New data from the 2014 midterm elections show a vast majority of national voters waited 10 minutes or less to cast their ballot, while a surprising number of people who requested mail ballots either didn’t vote or returned their ballot in ways other than by mail. In short, states have gotten better at getting voters in and out of the polls quickly. But with mail voting increasing in popularity, both voters and election officials still face planning challenges when it comes to absentee and mailed ballots. The report from the Pew Charitable Trusts comes as the nonpartisan research and public policy organization readies a comprehensive review of how each state fared during the 2014 election. That “elections performance index” is due out at the beginning of next year, ahead of the 2016 presidential election.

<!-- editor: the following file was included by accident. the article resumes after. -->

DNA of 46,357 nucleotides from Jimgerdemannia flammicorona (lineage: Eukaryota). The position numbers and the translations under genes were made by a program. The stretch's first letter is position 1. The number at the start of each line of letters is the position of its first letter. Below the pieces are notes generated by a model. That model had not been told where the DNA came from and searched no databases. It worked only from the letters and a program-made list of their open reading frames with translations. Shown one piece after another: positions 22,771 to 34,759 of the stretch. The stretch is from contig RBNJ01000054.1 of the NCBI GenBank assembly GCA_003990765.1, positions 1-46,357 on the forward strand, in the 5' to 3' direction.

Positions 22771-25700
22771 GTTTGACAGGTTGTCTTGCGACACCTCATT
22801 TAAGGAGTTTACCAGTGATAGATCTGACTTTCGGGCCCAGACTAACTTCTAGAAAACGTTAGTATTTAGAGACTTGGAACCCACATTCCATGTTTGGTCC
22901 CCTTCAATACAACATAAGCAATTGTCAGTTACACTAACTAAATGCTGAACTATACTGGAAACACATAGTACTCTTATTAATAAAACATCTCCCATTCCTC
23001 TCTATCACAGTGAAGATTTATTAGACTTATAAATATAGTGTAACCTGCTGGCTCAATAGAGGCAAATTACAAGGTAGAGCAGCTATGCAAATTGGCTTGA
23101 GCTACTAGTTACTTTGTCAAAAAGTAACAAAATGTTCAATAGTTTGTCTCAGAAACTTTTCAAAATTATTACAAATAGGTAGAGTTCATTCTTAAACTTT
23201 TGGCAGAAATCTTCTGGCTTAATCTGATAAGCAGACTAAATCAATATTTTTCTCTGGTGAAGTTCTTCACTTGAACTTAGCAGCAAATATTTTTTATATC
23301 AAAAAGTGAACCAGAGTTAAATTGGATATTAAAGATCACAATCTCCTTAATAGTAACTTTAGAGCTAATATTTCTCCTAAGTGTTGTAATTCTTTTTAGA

The indexes in the past have dinged Georgia. In one released in April 2014, reviewing the Peach State’s performance in the 2012 presidential election compared with four years earlier, Georgia had the biggest ratings decline in the nation. Among its problems were worsening return rates from overseas ballots, increases in the number of people not voting due to disability or illness, and one of the longest wait times in the nation at 18 minutes.
By releasing this early data now, Pew provides an updated snapshot of both the expectations and the reality of voting practices across the nation.